Andreas Löw of TexturePacker made this video about SpriteSheets and what every Game Developer should know.
This is a really big fat update for TexturePacker. I packed 25 new features inside it!
What do you get in detail?
Simply drag your flash files (.swf) onto TexturePacker and it extracts the images and builds a sprite sheet from them! Requires installed Flash Player Plugin.
This feature works on Windows & MacOS – Linux is currently not working well.
.pvr and .pvr.ccz QuickLook plugin on MacOS
No need to open TexturePacker to view your .pvr and .pvr.ccz files anymore. TexturePacker now contains a QuickView plugin so you can view the files right from finder!
Many people requested a way to save the default settings so that they don’t have to set exporter and other stuff on restarting. – Here it is! (Pro only)
Since many users build for Android I also added support for Linux – currently Ubuntu 10.x. It might still have some quirks (e.g. Flash does not yet work) but is a good start. I decided to build on Ubuntu since it seem to be the most used platform.
I also added a ton of new exporters such as
User interface improvements
I also added a lot of interface improvements to make work with TexturePacker easier.
- New layout of the left side panel allowing easier change of exporter
- Auto update sprite sheet when re-entering TexturePacker
- Sprite highlighting
- Reveal in Finder / Explorer
- Preferences to change checkerboard color and hightlight color
- New icons
- Backspace / delete to remove sprites
- Dialog to select the Flash Player plugin to use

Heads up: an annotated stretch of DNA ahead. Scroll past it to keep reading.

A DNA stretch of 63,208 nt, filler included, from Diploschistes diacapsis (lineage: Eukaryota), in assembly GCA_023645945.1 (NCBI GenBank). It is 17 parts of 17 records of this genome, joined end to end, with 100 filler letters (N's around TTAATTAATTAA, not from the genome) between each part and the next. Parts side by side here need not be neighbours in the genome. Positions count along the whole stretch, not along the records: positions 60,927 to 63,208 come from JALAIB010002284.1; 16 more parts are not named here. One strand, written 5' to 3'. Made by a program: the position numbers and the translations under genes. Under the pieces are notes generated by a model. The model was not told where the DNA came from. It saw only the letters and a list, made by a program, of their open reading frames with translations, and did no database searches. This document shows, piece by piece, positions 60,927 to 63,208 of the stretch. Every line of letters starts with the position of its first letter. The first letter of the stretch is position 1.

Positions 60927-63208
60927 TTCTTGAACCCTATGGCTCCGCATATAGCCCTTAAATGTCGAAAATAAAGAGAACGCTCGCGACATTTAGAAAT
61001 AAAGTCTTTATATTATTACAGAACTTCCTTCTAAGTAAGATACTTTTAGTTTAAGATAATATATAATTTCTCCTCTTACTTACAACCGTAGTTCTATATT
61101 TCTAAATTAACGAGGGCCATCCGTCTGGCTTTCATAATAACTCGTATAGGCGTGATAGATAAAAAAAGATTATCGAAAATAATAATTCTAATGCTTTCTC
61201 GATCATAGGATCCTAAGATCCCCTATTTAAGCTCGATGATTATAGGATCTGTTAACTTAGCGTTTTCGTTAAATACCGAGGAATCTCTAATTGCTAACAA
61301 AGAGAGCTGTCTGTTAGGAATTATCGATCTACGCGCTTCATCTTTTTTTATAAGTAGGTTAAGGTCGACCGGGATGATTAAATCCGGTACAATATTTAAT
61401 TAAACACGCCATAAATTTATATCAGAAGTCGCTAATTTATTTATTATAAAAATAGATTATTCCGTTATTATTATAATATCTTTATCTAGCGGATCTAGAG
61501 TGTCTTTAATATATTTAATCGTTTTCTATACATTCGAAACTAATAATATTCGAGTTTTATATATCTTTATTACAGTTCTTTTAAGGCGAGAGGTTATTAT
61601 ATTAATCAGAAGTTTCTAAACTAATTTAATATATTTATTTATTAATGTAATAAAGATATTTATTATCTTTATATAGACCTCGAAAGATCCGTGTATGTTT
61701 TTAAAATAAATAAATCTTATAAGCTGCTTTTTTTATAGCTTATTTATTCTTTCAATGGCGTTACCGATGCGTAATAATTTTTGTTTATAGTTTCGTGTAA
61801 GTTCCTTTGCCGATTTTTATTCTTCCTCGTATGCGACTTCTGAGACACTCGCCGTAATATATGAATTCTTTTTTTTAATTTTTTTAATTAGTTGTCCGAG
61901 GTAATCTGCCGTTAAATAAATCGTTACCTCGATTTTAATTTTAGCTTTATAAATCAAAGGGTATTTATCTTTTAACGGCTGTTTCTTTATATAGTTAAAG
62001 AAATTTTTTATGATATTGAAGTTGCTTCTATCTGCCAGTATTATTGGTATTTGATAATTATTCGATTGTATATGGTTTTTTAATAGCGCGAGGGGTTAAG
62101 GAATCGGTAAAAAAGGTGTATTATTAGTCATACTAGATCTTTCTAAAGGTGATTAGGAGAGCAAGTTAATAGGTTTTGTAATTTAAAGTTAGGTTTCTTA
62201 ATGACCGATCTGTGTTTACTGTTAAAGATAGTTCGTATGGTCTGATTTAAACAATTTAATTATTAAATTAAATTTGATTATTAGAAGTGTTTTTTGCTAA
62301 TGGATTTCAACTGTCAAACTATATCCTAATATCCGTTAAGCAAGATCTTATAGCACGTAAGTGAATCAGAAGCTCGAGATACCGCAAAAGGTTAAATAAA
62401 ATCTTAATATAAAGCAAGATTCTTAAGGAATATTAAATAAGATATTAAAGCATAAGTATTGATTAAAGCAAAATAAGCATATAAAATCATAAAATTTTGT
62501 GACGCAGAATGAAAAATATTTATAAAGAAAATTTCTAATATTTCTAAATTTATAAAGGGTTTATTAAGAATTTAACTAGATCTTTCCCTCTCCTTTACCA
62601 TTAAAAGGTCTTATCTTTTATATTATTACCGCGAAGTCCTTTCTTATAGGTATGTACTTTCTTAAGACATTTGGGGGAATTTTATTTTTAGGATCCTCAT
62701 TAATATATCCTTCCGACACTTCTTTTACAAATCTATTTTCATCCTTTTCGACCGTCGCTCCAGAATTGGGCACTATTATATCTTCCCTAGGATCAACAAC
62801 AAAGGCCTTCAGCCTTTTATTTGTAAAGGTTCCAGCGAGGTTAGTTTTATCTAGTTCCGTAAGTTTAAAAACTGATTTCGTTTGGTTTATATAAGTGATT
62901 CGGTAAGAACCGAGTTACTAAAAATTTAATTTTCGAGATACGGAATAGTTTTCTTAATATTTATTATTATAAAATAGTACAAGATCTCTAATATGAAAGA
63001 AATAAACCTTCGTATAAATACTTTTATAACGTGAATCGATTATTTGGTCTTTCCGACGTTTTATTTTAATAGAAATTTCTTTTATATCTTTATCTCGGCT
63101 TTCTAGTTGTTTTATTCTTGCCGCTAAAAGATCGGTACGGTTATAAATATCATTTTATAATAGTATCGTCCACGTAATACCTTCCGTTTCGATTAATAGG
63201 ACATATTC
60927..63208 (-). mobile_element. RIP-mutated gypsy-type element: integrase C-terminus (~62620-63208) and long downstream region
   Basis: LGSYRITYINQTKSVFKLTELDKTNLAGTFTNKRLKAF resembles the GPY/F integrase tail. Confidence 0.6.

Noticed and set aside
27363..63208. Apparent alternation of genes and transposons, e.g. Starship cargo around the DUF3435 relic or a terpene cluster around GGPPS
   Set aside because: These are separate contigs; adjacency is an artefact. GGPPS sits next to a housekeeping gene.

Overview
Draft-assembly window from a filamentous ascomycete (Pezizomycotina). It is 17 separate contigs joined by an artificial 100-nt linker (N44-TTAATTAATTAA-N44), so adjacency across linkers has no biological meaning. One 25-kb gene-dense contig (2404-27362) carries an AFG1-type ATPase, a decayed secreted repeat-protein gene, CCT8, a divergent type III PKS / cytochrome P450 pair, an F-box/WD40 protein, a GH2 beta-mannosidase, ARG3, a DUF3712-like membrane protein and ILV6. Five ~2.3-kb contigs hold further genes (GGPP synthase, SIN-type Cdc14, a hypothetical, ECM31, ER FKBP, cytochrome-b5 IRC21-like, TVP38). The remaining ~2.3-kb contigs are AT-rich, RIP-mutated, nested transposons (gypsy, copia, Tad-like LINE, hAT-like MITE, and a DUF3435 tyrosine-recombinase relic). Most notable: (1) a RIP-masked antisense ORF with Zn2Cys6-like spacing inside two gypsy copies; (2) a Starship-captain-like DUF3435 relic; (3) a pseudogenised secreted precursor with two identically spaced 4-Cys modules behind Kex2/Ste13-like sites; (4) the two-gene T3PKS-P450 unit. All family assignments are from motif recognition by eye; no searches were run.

- Drag your sprites here – to give new users a faster start
- Allowing free choice of texture data file name
- Fit button for zoom
- Folders inside a smart folder are now blue
- Auto populate file names from other names e.g. save blah.tps also sets blah.png and blah.plist
Here are some new image export features. Main function is support for flipped PVRs and RGB888 as output format.
- Option to use flipped PVR files
- Support for RGB888
- Unflip flipped pvrs in viewer
- Allow free size for PVR textures (might not work on all targets)
- Rotation support for AndEngine
- Default padding is now 2 – This effects the command line client!
- Corona exporter uses better module concept (http://blog.anscamobile.com/ 2011/09/a-better-approach-to-external-modules/)
With iPhone 4 and all, now we need two sets of art assets, one for SD and one for HD (for retina display). So my artist gives me the assets in HD, and I:
- Make a copy of the assets.
- Use A Better Finder Rename 8 to rename the copied assets’ file names (append the suffix @2x or -hd).
- Select all the original assets, right click, and open it in Preview. Once in Preview make sure all the assets are selected and then click Tools > Adjust Size (oh, the sizes of the assets should be uniform), and then you change then width and height to SD. And then Save All. (Source: http://www.usingmac.com/2008/6/10/batch-resize-images)
- And then, what step 4? We are done 🙂
Or, if you happen to be using Cocos2D, you can use TexturePacker, to create a SD spritesheet from a HD spritesheet, with only 1 click!